Will ‘Tenet’ revive U.S. movie theaters as it’s finally released?

September 3, 2020, 6:00 PM UTC
Updated September 3, 2020, 8:11 PM UTC

Christopher Nolan’s new film Tenet opens in U.S. movie theaters this weekend, arguably the first major theatrical release since movie houses shuttered in response to the coronavirus starting in late March. The film’s financial performance is being treated as a bellwether for the movie business’s prospects, and even the entertainment industry as a whole, but it faces major headwinds in the form of coronavirus fears, theater closures, and extremely high U.S. unemployment.

Tenet, a time-travel spy thriller starring John David Washington and Robert Pattinson, was originally slated as a summerlong “tentpole” release, expected to be among the highest-grossing movies of the year. In late July, Warner Bros. announced that the film would instead open internationally starting Aug. 26, then in select U.S. cities on Sept. 3.

The film earned $53 million during last weekend’s international opening, a result considered surprisingly strong by movie business watchers. But the coronavirus has been contained much more effectively in markets such as Germany, France, and South Korea than in the U.S. Meanwhile, more than 25% of global box office revenue last year came from North America.

Most U.S. movie theaters have been closed for months, but are beginning to reopen with heightened safety protocols including enhanced surface cleaning and requiring patrons to wear face masks. Still, U.S. unemployment sits at 10.2%—worse than at the peak of the Great Recession—and the U.S. legislature has deadlocked on the renewal of added relief funds for laid-off workers.

Tenet’s Labor Day weekend release, then, faces a tangle of uncertainty. Are people hungry enough for a theater experience to risk illness and even death—or would they rather keep on Netflix and chilling? Even if they do want to see Tenet in the theater, is it showing near them? And finally, how many can lay out $10 or more per ticket in the midst of a historic recession?

There are at least a few positive indicators for ticket sales. Despite continued high infection rates in the state, movie theaters in New Jersey will be allowed to reopen in time for Tenet’s release. However, they will be capped at 25% occupancy, and major chain AMC is unlikely to reopen any of its locations in the state, according to IndieWire.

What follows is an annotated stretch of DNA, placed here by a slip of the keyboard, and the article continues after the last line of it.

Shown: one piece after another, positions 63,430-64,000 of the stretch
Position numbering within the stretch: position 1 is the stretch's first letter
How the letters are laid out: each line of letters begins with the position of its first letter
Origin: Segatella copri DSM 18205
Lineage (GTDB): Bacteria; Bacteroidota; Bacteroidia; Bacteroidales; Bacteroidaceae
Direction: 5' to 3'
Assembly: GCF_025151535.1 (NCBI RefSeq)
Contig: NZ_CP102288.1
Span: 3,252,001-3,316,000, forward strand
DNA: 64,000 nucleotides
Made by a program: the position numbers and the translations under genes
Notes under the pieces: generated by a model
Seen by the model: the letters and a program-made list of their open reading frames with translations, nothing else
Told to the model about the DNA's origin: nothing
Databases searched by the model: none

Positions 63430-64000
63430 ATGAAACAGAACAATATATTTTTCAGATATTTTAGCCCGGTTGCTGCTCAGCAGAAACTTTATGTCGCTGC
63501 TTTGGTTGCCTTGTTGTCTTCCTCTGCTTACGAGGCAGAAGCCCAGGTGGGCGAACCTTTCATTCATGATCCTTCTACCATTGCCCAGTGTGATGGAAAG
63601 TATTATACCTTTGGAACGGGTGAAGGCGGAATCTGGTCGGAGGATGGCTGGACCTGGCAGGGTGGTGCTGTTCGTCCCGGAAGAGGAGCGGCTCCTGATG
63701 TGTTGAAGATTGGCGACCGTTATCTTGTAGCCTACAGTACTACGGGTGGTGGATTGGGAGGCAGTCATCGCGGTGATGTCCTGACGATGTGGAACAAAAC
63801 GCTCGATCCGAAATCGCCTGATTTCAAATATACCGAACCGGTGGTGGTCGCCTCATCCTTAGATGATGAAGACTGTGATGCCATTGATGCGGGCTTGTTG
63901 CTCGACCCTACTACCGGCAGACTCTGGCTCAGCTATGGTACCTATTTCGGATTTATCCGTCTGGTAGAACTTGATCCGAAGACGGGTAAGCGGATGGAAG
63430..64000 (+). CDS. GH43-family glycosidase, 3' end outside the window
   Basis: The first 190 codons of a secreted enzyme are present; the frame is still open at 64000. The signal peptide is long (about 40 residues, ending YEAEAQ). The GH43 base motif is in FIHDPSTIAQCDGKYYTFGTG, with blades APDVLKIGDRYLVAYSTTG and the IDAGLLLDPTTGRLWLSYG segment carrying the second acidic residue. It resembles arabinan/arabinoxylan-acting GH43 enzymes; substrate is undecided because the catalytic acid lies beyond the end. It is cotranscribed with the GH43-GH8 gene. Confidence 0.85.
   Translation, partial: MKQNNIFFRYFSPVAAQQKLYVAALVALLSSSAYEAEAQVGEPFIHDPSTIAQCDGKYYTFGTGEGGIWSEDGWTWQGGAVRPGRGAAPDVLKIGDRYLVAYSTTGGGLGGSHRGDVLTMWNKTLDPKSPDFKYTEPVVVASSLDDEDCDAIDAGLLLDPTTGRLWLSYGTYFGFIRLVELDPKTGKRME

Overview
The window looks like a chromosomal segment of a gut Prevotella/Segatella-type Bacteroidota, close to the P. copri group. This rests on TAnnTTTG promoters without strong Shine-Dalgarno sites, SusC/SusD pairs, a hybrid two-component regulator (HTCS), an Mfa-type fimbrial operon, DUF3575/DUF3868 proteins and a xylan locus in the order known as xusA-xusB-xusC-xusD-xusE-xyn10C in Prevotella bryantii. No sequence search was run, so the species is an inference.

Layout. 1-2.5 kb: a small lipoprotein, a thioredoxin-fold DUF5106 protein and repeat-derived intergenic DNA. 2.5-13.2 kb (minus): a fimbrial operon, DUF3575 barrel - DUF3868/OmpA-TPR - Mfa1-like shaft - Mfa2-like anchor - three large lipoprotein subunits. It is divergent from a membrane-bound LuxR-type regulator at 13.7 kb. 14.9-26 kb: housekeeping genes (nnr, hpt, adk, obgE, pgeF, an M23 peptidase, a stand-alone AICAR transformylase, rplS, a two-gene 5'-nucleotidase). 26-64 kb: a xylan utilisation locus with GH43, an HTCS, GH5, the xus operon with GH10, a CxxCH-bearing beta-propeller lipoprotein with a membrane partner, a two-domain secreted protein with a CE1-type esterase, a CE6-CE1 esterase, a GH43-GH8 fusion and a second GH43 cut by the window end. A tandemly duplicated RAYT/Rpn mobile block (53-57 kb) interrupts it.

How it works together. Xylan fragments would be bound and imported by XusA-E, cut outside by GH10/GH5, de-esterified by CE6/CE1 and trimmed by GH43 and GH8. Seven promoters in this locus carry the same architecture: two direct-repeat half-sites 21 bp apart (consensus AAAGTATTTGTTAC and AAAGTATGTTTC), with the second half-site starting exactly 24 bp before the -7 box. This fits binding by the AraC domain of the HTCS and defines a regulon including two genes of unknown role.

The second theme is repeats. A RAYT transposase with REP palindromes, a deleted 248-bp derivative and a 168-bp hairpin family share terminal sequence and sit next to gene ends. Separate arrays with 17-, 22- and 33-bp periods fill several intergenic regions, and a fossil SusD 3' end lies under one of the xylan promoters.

Regal Cinemas, on the other hand, announced this week that it will reopen theaters in New Jersey, Maryland, Southern California, and Alaska in time for Tenet’s opening. That will add to the 62% of U.S. theaters reopened as of last weekend, according to Variety.

Several lower-profile films, including troubled X-Men spinoff The New Mutants, opened last weekend. Ticket sales were modest, but showed audiences’ willingness to return to theaters despite epidemiologists’ warnings that they remain a serious risk for coronavirus spread. The coronavirus is transmitted largely by exhaled droplets that can float for hours, and the risk is increased by prolonged sharing of indoor space.

Many Americans appear to be taking those warnings seriously. A survey conducted in late June found that 65% of Americans said they are “very unlikely” to return to theaters immediately after they reopen.

Major Hollywood movie studios largely shut down film production in March. Production has already restarted on a handful of major releases, including Jurassic World and Avatar sequels, all of them shooting outside the U.S. and often more reliant on CGI than real locations or large casts. Warner Brothers announced on Sept. 3 that another highly anticipated tentpole film, The Batman, would shut down production after someone on set, possibly star Robert Pattinson, tested positive for COVID-19.

The ongoing production slowdown will likely mean fewer new releases into 2021, until a coronavirus vaccine is expected to become available, making a return to something close to normal likely. But solid U.S. opening returns for Tenet this weekend could motivate studios to restart production more aggressively, despite continued risk.

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